Or you could just pick 50 photos that are vaguely well lit and throw them up on a stock photo site and see if you get any bites. Couldn't hurt anything.
posted by Sara C. at 4:28 PM on November 29, 2014 [6 favorites]

I've sold photos on smugmug - but I sell to a very targetted audience - and I don't make a lot of money. I would probably make more if I did it a lot more often (I do bike race photography, and since I am not at every race, I'm not that well known and people don't go looking for my photos)

smugmug is an OK place to sell actual art also. Their main competitor is zenfolio. They will handle printing, shipping, etc, taking a cut of the profit. Both places charge more than $100/year, depending on what level you want.

If you're selling fine art, then you charge more and imo, you probably want to handle the prints yourself - even if you're just getting them printed. You need to be able to examine them and approve the quality of them. You might also want to sell them matted and/or framed.

It's very hard to sell fine art without being known on the internet - why would people visit your site? If you're looking to develop interest you'll have to get your work shown/recognized, even if only locally. This is super hard and I'm not going to lie, I don't know a single person, even very talented photographers, who have really "made it" this way. Or made much money.

I'm interested in fine art but I do a lot of the aforementioned race photos because
a) I race bikes, so I am going to be at some races anyway
b) I like the subject matter
c) I am looking for the ever elusive perfect photos of people suffering, while I am trying for them I can sell the photos that aren't good enough on the side.
This basically works because people want pictures of themselves. As far as I know no one has ever ordered a picture of someone other than themselves.

I assisted a very good commercial photographer when I was much younger. He got his start doing dumb stuff like peewee football and prom pics. He developed his chops, made money to support himself, and gradually moved up the ranks. It took years of hard work, and in his prime he still worked very hard. He was well known and respected but it's in no way an easy or glamorous job.

It's probably only gotten tougher. In his day the barrier to entry was much higher in terms of both cost and technical skills.
posted by RustyBrooks at 5:04 PM on November 29, 2014 [2 favorites]

SaraC: "I don't mean to be discouraging, but nothing in the link you provided looks likely to make money for you in an artistic sense."

This. I came here to say the same thing. Most of your shots are casual shots of people having fun together. The ones that are of trees and other nature pics are not original enough or high quality enough to draw me to them, especially for money.

You are obviously having fun with the hobby and that's great! I just don't think your work is sellable at this point.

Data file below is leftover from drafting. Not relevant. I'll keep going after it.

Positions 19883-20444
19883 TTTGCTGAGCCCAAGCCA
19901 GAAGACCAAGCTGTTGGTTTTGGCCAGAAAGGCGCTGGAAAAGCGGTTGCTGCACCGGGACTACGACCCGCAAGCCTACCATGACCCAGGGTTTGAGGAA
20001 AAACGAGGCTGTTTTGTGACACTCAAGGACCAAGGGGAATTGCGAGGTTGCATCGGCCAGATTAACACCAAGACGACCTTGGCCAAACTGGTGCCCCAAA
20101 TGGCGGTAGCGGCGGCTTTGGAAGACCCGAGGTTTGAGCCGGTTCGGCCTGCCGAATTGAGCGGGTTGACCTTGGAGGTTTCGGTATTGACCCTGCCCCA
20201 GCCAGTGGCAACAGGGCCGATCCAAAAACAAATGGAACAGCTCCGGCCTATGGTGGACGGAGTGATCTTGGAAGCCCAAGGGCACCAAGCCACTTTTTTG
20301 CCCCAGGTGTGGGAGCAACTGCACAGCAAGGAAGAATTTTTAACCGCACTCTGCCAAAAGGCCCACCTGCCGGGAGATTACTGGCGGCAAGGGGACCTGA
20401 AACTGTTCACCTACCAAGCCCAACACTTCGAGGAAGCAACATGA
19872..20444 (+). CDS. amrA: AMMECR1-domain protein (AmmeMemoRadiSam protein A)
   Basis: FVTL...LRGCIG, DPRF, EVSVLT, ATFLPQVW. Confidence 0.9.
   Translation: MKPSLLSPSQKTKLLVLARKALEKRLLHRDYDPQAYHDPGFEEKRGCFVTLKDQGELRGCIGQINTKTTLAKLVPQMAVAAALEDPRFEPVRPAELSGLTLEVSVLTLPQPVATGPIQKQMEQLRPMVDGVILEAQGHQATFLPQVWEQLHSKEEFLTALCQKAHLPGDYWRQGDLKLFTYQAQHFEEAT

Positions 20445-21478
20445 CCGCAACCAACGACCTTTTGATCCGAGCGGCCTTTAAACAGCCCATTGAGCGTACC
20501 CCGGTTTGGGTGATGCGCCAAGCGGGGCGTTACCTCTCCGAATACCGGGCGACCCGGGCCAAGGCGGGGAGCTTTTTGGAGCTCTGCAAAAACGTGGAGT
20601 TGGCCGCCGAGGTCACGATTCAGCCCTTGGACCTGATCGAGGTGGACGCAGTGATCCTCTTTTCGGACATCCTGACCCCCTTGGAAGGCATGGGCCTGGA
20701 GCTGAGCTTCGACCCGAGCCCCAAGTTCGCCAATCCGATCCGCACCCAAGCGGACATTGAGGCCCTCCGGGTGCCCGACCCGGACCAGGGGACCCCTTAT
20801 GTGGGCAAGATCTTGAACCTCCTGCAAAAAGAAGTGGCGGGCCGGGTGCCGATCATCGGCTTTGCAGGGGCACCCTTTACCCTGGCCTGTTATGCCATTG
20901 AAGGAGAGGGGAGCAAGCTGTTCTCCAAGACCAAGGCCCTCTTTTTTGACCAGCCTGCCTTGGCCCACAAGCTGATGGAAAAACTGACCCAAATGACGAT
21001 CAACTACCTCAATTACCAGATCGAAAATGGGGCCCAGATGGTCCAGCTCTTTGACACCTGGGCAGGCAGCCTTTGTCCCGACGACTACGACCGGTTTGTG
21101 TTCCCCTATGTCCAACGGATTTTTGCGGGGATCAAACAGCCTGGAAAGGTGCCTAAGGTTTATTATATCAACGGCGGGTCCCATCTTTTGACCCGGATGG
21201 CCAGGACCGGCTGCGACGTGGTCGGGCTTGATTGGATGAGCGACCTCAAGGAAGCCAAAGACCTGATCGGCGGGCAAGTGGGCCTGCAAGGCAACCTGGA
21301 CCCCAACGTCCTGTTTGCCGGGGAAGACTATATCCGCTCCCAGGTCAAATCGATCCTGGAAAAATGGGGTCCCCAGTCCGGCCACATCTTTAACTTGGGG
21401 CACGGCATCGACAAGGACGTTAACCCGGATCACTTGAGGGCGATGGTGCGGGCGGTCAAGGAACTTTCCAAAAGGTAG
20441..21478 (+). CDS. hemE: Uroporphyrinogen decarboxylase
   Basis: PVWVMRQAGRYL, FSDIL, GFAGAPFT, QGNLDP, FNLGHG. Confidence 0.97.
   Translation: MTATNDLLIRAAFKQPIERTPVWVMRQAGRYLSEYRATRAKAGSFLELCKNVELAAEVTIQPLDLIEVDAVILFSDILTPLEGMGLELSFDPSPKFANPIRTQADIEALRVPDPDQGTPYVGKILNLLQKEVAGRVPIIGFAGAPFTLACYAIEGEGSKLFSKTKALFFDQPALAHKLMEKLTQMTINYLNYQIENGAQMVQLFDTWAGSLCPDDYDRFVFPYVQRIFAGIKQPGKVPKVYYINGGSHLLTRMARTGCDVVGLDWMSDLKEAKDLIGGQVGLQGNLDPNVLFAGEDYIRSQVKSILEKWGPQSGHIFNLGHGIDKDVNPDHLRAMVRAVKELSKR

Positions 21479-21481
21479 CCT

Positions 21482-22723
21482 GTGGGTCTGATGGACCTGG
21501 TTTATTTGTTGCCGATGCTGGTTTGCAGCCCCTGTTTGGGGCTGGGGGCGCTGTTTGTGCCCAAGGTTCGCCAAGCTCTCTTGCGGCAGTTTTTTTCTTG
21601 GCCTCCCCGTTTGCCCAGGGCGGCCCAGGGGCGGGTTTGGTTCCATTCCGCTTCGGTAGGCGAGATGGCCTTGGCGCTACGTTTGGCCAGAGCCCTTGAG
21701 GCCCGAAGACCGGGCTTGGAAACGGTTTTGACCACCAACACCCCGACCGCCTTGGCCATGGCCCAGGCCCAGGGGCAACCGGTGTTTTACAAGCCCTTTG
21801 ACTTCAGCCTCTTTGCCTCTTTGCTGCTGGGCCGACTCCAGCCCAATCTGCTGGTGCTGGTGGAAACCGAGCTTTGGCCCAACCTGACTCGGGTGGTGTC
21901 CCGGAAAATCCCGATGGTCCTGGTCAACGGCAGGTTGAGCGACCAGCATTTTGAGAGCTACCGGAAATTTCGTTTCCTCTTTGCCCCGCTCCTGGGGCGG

posted by harrietthespy at 5:48 PM on November 29, 2014 [2 favorites]

Also, I disagree that etsy is primarily for crafts. It did start that way but evolved to include much, much more. I have purchased fine art there and have seen gorgeous photography I would buy if I were in the market for it.
posted by harrietthespy at 5:51 PM on November 29, 2014

Response by poster: Yeah, my flickr account is pretty lackluster, and I figure I'm deluding myself thinking I can make much/any money from selling in the flooded photography market. I have photos I like more, so I realize now that trying to upload things daily would require more picking and editing than bulk uploading.
posted by filthy light thief at 5:56 PM on November 29, 2014 [1 favorite]

Yes, editing is everything if you want to sell "art" - i.e. if you want to sell a photograph to a person isn't in the photo or related to someone/something in the photo. Quantity is not going to help you - you MUST have every photo be on point. No one wants to look through 200 photos to find the one they want.
posted by RustyBrooks at 6:01 PM on November 29, 2014

It might help both your morale and your money making prospects to create some kind of specifically curated website with the photos you're most proud of. Ideally photos that show off your brand or "voice". They don't have to be photos for sale or anything money related. But it would be MUCH easier for you to make the leap to selling your work if, as soon as I click that link, I think "oh wow this person is an incredibly talented photographer" and not just a random assortment of phone dumps (which is what I think when I see blurry snapshots, photos of restaurant menus, etc).

I can tell that some of the photos in your Flickr feed were taken with great care, and you do have a good eye. But those shots get drowned out in the silly stuff anybody might have on their phone. If you present a more curated image of yourself as a photographer, it will help potential buyers (and sellers, for example imagine trying to convince a local coffee shop to show your work and showing them that Flickr page) understand who you are. It also might help you discover some things about your brand and what market you hope to reach.
posted by Sara C. at 6:24 PM on November 29, 2014 [2 favorites]

Your photos are nice but I'm not seeing a market from what you're sharing with us.

Etsy is for much more than handmade. It is also for things one has created or designed. You can sell photographs there in the handmade category. Many photographers, who are well established there, do quite well. There is absolutely a market there for photographs. But you need a niche. I see that photos run through filters, shot ttv style, ambient scenery, or "dreamy" photos sell well there. You may want to take that into consideration if you want to make money. Also take into consideration that you have to promote off-site and market yourself to get seen.
posted by the webmistress at 6:38 PM on November 29, 2014

This was a common question/discussion/topic amongst students and professors when i was taking photography courses.
It can be enough to make one question whether it's worth it at all to express oneself in this medium that is so popular. The most inspiring answer i heard? "Competition isn't bad, it just means you have to be better."